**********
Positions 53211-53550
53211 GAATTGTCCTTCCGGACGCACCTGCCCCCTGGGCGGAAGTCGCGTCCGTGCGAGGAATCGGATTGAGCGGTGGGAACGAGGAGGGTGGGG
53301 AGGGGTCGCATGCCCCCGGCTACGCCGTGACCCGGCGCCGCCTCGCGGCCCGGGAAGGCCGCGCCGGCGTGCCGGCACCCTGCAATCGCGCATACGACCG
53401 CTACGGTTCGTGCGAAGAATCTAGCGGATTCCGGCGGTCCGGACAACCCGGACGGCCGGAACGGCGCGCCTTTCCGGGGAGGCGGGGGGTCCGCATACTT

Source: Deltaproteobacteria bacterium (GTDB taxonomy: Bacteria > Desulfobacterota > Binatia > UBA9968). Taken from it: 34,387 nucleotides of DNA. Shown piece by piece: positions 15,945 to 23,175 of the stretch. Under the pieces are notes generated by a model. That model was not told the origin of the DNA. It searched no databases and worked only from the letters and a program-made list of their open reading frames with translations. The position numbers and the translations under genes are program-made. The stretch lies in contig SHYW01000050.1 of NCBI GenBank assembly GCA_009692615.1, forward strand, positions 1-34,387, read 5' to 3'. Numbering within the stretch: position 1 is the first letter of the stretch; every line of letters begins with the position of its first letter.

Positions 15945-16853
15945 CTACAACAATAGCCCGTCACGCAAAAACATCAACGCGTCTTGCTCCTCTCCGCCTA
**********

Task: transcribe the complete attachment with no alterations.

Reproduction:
Positions 53211-53550
53211 GAATTGTCCTTCCGGACGCACCTGCCCCCTGGGCGGAAGTCGCGTCCGTGCGAGGAATCGGATTGAGCGGTGGGAACGAGGAGGGTGGGG
53301 AGGGGTCGCATGCCCCCGGCTACGCCGTGACCCGGCGCCGCCTCGCGGCCCGGGAAGGCCGCGCCGGCGTGCCGGCACCCTGCAATCGCGCATACGACCG
53401 CTACGGTTCGTGCGAAGAATCTAGCGGATTCCGGCGGTCCGGACAACCCGGACGGCCGGAACGGCGCGCCTTTCCGGGGAGGCGGGGGGTCCGCATACTT

Source: Deltaproteobacteria bacterium (GTDB taxonomy: Bacteria > Desulfobacterota > Binatia > UBA9968). Taken from it: 34,387 nucleotides of DNA. Shown piece by piece: positions 15,945 to 23,175 of the stretch. Under the pieces are notes generated by a model. That model was not told the origin of the DNA. It searched no databases and worked only from the letters and a program-made list of their open reading frames with translations. The position numbers and the translations under genes are program-made. The stretch lies in contig SHYW01000050.1 of NCBI GenBank assembly GCA_009692615.1, forward strand, positions 1-34,387, read 5' to 3'. Numbering within the stretch: position 1 is the first letter of the stretch; every line of letters begins with the position of its first letter.

Positions 15945-16853
15945 CTACAACAATAGCCCGTCACGCAAAAACATCAACGCGTCTTGCTCCTCTCCGCCTA